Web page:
When being clever is NOT clever at all

Netflix’ Dracula is yet another show that falls prey to «clever» writing.

Tekst: Cathrine Solemslie Sæther, Journalist i Under Dusken

It would be impossible to explain exactly how the Netflix show Dracula fails without spoiling it. So, if you’ve yet to see it and would like to do so: Stop reading.

Remember the first two seasons of Sherlock? When the show was astoundingly good and received rave reviews? This was while the showrunners Steven Moffat and Mark Gatiss still knew how to balance great writing with clever twists. Then came the last two seasons that proved that cleverness without meaningful content is not very clever at all.

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And therein lies the fatal flaw at Moffat’s and Gatiss’ new show, Dracula. What is frustrating is that the two first episodes are genuinely good. I thought: this is how you adapt an established work like Dracula. The showrunners had finally realized there were other ways to reinvent a story besides setting it in the modern day (oh boy was I wrong). Claes Bang as Dracula is great – he is gleefully bestial, and Van Helsing as a savvy nun works surprisingly well. These two episodes do interesting things visually and narratively in addition to expanding on the source material.

Now, on to that twist: Dracula hides in a coffin only to wake up and find himself in today’s England. After a brief, and surprisingly irrelevant imprisonment in a research facility, Dracula ventures out into the modern world to find victims on Tinder. All that is built in those two first episodes, such as the engaging dynamic between Van Helsing and Dracula, is thrown away for shallow modernization and transformation of original characters into caricatures of «modern people». The best example of this is Lucy, a character who in the books gets turned into a vampire, is here rendered a shallow party, and insta-girl.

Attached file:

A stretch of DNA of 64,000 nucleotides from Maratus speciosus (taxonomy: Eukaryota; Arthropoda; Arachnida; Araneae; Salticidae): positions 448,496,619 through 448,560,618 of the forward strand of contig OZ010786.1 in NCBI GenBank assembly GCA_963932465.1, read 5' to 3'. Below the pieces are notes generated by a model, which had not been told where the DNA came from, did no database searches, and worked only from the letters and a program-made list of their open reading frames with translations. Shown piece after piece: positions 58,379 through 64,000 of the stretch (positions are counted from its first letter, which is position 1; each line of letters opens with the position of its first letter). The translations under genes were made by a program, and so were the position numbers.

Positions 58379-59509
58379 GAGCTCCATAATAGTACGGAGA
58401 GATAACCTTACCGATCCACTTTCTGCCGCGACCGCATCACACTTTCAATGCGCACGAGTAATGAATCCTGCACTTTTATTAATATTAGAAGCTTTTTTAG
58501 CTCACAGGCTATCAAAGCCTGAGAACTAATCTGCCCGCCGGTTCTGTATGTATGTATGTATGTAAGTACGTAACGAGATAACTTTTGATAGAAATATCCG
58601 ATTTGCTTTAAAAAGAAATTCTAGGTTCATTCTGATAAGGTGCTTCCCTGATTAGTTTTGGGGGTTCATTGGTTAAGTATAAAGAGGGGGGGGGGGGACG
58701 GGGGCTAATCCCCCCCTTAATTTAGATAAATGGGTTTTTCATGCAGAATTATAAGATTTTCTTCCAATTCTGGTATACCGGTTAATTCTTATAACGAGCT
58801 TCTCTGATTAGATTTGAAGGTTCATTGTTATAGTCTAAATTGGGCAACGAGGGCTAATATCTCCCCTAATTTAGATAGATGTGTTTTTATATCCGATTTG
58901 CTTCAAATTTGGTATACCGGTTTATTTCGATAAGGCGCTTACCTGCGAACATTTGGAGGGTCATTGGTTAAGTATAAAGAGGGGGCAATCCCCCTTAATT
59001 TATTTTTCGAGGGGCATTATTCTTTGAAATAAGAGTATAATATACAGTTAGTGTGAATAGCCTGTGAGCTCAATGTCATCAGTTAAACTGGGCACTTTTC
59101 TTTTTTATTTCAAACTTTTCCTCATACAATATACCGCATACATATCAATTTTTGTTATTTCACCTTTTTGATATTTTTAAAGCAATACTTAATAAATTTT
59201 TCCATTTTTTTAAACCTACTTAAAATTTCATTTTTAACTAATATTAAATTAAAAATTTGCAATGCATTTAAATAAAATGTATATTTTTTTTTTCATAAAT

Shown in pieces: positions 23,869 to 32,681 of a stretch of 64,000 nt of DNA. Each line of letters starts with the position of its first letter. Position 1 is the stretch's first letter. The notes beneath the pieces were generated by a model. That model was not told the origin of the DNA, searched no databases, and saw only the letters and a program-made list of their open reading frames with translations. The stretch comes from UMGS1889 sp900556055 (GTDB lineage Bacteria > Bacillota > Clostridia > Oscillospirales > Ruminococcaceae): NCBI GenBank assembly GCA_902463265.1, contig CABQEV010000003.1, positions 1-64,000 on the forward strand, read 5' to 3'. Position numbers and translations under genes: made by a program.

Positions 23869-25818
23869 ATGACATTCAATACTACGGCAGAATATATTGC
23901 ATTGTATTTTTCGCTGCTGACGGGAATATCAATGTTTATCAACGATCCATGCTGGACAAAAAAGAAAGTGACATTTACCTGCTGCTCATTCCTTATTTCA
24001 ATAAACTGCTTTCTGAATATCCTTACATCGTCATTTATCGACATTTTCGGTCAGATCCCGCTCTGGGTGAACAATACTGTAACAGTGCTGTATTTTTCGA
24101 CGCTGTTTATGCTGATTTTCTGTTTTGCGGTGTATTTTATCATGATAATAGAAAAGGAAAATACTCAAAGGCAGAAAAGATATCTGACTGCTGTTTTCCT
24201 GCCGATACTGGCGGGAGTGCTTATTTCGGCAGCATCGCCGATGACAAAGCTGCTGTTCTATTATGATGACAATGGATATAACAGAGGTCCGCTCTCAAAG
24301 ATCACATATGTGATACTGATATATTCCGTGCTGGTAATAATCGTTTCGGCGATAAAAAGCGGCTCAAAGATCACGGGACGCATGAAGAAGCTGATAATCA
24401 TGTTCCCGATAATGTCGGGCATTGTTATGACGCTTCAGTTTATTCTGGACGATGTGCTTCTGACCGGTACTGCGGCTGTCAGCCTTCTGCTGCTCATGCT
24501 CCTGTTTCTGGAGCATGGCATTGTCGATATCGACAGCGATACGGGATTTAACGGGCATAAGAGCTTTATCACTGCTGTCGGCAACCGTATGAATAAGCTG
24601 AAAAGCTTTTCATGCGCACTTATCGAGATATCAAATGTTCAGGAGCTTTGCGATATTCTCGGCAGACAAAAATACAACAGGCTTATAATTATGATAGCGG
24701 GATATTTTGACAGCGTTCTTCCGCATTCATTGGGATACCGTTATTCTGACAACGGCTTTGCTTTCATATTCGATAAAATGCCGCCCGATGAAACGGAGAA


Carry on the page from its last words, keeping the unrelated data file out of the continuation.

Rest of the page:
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Moffat and Gatiss have the capacity to write well – they can be thoughtful, creative and perceptive in their writing. But it is this obsession with being clever that wins out over other attributes in the final episode, and is perfectly clear in the show’s final twist. The long promised answer to why Dracula fears crucifixes turns out to be because he is afraid of what it represents – the courage to die. Perhaps the writers thought this a terribly clever twist, but it comes across as nonsensical.

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Whenever something fails there is a lesson to be learned. I will illustrate my point with an example from Masterchef Australia. Upon being served yet another deconstructed dish one of the judges declares that there is no point in reinventing or deconstructing a dish if it’s not going to taste better than the original. The same goes for adaptations and remakes. This is where Dracula fails. Shallow cleverness cannot compensate for poor writing.